AN ENTREPRENEUR has launched an online marketplace which he says could take on the likes of Amazon.

Cas Paton, of Bournemouth, is managing director of OnBuy, which he says will offer thousands of product lines across every retail category.

The site is due for launch to consumers early next year and is already open for sellers to register.

Mr Paton said: “OnBuy has arrived and we are ready to take on Amazon and other online marketplaces.

“For too long sellers have had a raw deal, with their profit margins squeezed by having to pay commission on every product they sell.

“OnBuy is different – there are no selling fees. We want to work with sellers, not against them or in competition with them. We are here to help them grow their business and customer base.”

The site will run on a subscription model, with sellers paying £49 a month. Mr Paton said this would be cheaper per sale than Amazon or eBay for most sellers.

The site is a trading platform and not a retailer itself, so will not compete with its own marketplace sellers.

Mr Paton said: “Our research tells us that customers and sellers don’t like some aspects of Amazon but so far they feel there has not been a credible alternative. Now there is one.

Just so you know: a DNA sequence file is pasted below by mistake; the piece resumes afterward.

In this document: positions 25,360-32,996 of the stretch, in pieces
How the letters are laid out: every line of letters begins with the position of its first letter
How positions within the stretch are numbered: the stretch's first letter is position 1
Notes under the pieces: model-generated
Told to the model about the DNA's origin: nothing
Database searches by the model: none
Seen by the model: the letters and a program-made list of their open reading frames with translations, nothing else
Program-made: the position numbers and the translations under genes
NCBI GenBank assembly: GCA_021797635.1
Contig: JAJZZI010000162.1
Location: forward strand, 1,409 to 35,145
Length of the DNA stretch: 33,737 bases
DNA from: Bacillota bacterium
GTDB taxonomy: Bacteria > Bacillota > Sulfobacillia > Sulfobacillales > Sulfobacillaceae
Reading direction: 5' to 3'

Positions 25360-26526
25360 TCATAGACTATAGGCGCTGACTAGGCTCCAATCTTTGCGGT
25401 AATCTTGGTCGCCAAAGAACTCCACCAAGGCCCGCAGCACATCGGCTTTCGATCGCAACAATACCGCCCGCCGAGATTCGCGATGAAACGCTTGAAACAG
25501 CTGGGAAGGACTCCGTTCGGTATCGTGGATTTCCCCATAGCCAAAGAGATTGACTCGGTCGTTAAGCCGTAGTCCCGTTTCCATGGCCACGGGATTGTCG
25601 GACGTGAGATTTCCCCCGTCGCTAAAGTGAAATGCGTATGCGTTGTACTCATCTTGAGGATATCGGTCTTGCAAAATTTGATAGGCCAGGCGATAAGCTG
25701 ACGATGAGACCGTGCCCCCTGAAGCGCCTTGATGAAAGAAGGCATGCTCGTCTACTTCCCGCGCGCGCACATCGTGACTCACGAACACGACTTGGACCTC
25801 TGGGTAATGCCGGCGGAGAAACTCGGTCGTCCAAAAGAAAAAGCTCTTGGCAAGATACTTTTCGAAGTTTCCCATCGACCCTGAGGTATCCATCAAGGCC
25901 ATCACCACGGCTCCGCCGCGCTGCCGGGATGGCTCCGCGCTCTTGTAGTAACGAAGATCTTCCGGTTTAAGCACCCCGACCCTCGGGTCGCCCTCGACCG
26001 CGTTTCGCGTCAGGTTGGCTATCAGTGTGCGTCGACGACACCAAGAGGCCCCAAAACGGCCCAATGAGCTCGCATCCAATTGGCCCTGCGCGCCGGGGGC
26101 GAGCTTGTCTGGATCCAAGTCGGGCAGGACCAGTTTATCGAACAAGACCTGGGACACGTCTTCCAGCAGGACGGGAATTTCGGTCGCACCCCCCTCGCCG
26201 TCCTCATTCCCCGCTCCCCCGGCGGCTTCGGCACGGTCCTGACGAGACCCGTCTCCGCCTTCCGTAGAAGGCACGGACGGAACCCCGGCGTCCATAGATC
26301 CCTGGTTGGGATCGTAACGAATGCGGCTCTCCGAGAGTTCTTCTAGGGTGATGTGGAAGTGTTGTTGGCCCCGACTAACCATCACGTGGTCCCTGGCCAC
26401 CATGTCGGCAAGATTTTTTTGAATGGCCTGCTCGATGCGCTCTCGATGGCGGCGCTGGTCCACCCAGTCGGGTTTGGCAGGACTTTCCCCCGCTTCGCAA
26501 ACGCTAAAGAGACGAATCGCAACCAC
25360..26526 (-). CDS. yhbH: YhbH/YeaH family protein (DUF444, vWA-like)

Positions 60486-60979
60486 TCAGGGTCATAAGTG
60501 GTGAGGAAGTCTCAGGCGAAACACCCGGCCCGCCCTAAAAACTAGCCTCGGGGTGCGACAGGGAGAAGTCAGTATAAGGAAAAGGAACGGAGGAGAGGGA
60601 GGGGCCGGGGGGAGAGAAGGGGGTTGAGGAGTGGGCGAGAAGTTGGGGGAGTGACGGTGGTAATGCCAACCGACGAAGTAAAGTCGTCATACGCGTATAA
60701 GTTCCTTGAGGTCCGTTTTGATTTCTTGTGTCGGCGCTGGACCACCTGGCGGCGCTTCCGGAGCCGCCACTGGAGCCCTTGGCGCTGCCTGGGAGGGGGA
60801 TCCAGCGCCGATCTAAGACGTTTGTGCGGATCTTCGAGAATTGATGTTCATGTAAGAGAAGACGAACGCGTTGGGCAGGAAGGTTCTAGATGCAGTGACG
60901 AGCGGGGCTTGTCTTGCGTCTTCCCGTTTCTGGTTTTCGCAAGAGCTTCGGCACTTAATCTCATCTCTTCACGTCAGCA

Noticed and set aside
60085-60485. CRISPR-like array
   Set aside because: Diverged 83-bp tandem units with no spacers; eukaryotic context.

“There are key benefits to signing up now and not waiting, including getting early exposure and gaining market share. Sellers will be building a relationship with OnBuy and will be directly involved in the huge marketing push.

“The benefits are not just for sellers and customers, but for the economy as a whole. As a British company, OnBuy pays its taxes in the UK and is passionate about supporting the British economy.

“We’re very excited to be at this crucial stage in the development of a marketplace which we believe will shake up online shopping and offer both sellers and shoppers the deals they deserve.”

Amazon last year began booking its sales through the UK, meaning it would be taxed by HMRC, after 11 years of its internet transactions being logged in Luxembourg.

The move followed then-chancellor Geoge Osborne’s diverted profits tax, which imposed 25 per cent tax on groups deemed to be artificially moving its profits overseas.